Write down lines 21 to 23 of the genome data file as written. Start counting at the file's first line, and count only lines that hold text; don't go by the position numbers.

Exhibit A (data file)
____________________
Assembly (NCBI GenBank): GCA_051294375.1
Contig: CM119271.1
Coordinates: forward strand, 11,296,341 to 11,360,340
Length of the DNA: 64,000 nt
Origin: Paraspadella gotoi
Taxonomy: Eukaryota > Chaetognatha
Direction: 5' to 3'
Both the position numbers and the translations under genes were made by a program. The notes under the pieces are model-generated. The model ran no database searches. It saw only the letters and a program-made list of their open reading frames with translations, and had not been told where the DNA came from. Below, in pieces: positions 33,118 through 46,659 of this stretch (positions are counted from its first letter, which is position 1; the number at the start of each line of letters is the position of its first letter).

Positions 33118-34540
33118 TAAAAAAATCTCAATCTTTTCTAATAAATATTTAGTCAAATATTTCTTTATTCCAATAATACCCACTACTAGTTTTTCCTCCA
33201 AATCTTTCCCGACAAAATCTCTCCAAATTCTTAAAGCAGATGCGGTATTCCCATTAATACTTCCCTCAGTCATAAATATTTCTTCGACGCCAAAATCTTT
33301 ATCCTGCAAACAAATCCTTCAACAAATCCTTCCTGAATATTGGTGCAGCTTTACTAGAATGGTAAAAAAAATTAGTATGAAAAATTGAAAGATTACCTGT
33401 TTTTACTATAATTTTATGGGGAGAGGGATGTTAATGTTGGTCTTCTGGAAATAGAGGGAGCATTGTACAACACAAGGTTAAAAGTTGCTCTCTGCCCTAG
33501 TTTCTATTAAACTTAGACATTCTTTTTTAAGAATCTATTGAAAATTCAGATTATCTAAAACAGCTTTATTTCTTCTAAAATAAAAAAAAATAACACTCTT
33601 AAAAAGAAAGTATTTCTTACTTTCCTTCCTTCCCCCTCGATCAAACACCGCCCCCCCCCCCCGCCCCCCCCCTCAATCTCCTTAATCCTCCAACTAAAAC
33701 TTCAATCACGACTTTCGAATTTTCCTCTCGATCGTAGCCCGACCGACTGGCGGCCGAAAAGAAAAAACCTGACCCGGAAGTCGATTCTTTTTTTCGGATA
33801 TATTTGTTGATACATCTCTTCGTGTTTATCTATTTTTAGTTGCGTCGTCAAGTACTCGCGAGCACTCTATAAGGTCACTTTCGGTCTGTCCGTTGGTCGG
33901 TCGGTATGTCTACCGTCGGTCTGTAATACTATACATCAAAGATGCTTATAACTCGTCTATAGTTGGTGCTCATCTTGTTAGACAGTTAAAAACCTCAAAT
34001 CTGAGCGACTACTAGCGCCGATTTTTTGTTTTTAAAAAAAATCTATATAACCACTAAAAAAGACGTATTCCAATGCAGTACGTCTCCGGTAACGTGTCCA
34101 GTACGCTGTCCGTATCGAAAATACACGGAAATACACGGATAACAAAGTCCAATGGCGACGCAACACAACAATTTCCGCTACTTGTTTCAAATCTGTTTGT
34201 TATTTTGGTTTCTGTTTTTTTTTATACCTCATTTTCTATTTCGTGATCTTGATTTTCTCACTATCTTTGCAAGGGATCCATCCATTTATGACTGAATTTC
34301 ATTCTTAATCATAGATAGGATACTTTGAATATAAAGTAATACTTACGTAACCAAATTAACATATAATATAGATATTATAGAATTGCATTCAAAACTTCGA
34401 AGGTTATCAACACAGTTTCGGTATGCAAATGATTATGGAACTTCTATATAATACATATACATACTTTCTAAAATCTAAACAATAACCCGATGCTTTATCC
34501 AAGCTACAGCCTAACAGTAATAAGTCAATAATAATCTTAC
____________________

34201 TATTTTGGTTTCTGTTTTTTTTTATACCTCATTTTCTATTTCGTGATCTTGATTTTCTCACTATCTTTGCAAGGGATCCATCCATTTATGACTGAATTTC
34301 ATTCTTAATCATAGATAGGATACTTTGAATATAAAGTAATACTTACGTAACCAAATTAACATATAATATAGATATTATAGAATTGCATTCAAAACTTCGA
34401 AGGTTATCAACACAGTTTCGGTATGCAAATGATTATGGAACTTCTATATAATACATATACATACTTTCTAAAATCTAAACAATAACCCGATGCTTTATCC